What customers expect from the changing of the seasons

Eduarda Cristovam, Head of Coffee

The time for coffee shops to dust off their summer drinks menus is here. Colour and the attraction of the new and unusual will draw us in like bees to a flower. We will flock to it thirsty and willing to experience the tasty cheap thrill of novelty. Cups will be flaunted, ice will flow, whipped cream will run free and the mouth-watering pleasure of gawking is inevitable.

It's a new dawn, a new season and it was a long time coming. Spring is here with flowers blooming, leaves bursting, and birds chirping while driven by a longing to mate. The flaunting begins. Nature is showing off, birds are shaking their tail feathers brimming with allure and we are no exception. We peel those puffer jackets, throw away the woolly hats and heavy boots, and on come the shorts, shades, and flip flops. Bright colours replace the drab darks of winter and our wardrobe is suddenly loud, breezy and stands out in a colour riot-like thank you offerings to the season.

With the shedding of woollen layers comes the desire for sun, fun and ice-cold drinks. Those planning the shape of the food and drink industry think constantly ahead of the new thing, the new flavour to enrapture and boost a trend. Think salted caramel, cold foam or bubble tea. Some are big hits others fall under monumental misses.

I think a flair for the creative, a touch of artistry and some sound ingredient knowledge are essential in creating summer coffee concoctions. Breaking all the rules and with it the hearts of coffee purists is often the price to pay for innovation.

To deliver summer surprises embrace the sun and look at coffee, tea, and chocolate as mere ingredients to be moulded and twisted into outrageous cold delights. If you lack the ingenuity of a mad scientist and can’t quite pull off the Cocktail look, turn to those who can for help.

The look of love Colour is essential in summer drinks; layers add interest and toppings are a must. All eyes are on that cup strolling down a street with whipped cream peeking through a domed lid. Colour contrast makes drinks stand out. Red makes us think strawberries (or raspberries) and our brains tell us it’s sweet, yellow we think mouth puckering lemon, green shouts fragrant mint and orange is obvious. Use colour, extract it hot or cold but make it a focal point worthy of falling in love.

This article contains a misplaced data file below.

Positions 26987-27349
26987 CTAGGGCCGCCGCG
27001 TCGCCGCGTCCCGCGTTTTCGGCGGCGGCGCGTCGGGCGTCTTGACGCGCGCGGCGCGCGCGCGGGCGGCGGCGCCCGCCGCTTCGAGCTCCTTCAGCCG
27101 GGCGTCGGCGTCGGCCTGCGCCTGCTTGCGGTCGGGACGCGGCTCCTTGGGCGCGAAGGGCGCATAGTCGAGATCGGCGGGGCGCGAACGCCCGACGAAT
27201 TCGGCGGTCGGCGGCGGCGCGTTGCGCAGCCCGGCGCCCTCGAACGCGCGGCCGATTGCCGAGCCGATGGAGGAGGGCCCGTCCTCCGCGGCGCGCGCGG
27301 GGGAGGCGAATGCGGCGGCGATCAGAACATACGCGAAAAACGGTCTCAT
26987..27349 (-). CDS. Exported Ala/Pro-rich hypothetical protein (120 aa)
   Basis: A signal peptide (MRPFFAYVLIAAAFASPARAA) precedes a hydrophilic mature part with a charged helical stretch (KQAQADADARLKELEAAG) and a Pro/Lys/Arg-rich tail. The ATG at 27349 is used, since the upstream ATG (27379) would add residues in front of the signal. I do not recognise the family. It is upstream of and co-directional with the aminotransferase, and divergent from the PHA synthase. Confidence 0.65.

Bling my drink just a little but show self-control. Ice cubes with frozen berries, sauce on the inside of a cup, flowers, chocolate flakes, fresh fruit and a bounty of lemon or lime. Be it wedges, slices, or peel, all release oils, and aromatics to make anyone swoon. On the other hand, you can throw subtlety away and craft a blended iced drink dripping in drizzles, sprinkles and a mountain of cream that would make Everest blush. Like a peacock flaunting its wares be brazen with your creation and fashion the drink equivalent of a selfie when cameras flash and the Tweeting drowns any birdsong in spring.

Whether we make drink choices on flavour preferences or appearance is unclear, but the old saying is true, we eat with our eyes. Colour influences our likes and dislikes and predetermines our flavour expectations. Nature is clever and if flowers and birds turn on the charm with bright colours to attract, ice-cold drinks are no different. They should entice and draw us in, so those posters showing off the goods are really like Venus traps to flies or bees to honey. We look at them and we crave and imagine the flavours so don’t disappoint in the delivery if you want me hooked. I want my drink to look just like the picture.